The Harvey Weinstein scandal is far from over, with new allegations still coming to light and police investigations ongoing, but the BBC is already developing a feature-length film about the disgraced Hollywood mogul.
The 90-minute film (working title Weinstein) will be "the definitive documentary" about the whole affair and will bring new information to light, the broadcaster said. As well as investigating how Weinstein was able to abuse his power for so long, it will also delve into Hollywood's sexist and exploitative culture.
The documentary will feature interviews with actresses who have already shared their stories (though we don't yet know who), along with journalists, producers, directors, agents, lawyers and more, some of whom will be speaking publicly about the scandal for the first time, Variety reports.
The documentary will be directed by Ursula Macfarlane (Charlie Hebdo: Three Days That Shook Paris) and produced by two-time Oscar-winning producer Simon Chinn (Man on Wire and Searching for Sugar Man). Weinstein will be given the chance to take part in the film, but it's unclear whether he's taken up the offer.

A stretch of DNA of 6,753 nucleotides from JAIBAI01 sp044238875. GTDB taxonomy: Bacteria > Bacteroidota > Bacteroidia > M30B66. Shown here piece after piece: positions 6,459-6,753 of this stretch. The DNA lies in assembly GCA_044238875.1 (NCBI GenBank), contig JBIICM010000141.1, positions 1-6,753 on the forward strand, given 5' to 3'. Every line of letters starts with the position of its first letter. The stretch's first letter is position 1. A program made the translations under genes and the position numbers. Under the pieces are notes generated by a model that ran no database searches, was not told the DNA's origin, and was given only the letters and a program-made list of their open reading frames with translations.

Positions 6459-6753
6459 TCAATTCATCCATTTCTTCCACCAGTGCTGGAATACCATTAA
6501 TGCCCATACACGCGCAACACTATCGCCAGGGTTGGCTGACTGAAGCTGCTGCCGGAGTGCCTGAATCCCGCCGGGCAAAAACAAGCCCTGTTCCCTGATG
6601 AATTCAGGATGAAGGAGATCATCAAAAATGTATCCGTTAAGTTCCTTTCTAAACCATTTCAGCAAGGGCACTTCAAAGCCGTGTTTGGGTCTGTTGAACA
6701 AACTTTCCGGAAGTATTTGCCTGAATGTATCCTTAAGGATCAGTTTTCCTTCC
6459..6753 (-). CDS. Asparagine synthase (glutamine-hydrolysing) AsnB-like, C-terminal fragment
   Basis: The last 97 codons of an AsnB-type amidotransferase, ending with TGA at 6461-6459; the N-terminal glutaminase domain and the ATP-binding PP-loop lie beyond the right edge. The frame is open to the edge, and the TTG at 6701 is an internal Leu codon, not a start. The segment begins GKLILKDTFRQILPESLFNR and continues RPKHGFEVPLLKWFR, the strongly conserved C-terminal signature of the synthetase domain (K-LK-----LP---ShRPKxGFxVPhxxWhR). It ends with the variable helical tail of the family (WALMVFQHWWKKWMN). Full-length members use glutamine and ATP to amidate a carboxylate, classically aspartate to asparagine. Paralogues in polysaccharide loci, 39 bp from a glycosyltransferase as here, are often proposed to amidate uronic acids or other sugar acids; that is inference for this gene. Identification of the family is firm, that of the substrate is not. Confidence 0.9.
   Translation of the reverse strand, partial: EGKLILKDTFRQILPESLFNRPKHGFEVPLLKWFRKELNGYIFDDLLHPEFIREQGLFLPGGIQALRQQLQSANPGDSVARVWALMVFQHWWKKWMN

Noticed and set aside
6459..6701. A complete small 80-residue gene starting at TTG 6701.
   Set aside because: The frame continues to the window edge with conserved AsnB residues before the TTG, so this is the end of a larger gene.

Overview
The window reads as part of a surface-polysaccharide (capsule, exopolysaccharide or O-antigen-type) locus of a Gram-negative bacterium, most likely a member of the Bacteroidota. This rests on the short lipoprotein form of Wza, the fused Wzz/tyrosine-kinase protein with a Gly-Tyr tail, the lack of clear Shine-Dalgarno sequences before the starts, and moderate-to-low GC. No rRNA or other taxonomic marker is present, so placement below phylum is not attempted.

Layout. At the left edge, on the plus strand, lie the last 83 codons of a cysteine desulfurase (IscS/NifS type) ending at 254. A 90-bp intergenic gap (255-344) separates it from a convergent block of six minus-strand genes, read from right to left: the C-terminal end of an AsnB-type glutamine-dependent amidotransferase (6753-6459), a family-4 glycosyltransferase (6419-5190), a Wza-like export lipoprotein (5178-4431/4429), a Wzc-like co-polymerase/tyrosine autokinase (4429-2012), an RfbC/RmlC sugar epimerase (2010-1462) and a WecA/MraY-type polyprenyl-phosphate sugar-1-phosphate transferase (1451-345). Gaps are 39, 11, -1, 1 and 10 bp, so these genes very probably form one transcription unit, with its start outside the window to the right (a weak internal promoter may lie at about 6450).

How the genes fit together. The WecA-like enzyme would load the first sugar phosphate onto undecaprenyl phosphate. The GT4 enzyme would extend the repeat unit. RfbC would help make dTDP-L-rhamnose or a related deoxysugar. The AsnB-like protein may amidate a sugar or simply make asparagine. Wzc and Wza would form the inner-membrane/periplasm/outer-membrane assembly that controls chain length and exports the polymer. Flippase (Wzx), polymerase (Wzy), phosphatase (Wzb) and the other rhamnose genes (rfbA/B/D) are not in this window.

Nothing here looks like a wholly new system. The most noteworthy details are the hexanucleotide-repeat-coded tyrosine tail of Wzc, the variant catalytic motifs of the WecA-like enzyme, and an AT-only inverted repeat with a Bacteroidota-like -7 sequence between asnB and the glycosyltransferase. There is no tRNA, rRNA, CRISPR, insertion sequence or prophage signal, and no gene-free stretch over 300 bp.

The film will air on BBC Two and will take most of 2018 to make – the filmmakers have already discovered new information relating to the scandal – so it's not yet clear when it will be shown. Other films about the scandal may be finished before Weinstein, as there is already at least one more similar project currently being made in Britain.
Patrick Holland, BBC Two's controller, said Macfarlane was "perfectly placed" to make a film about what has proven to be a "watershed moment for the creative industries and for wider society"; while Chinn said it was important the film was being directed by a woman, saying she would "come at the story with a female perspective,” and that she'd be able to relate to many of the victims as, "an incredibly sensitive filmmaker".
Meanwhile, BBC commissioner Tom McDonald said Weinstein would "ask difficult and challenging questions about complicity, the price of silence and the corrosive effects of power."
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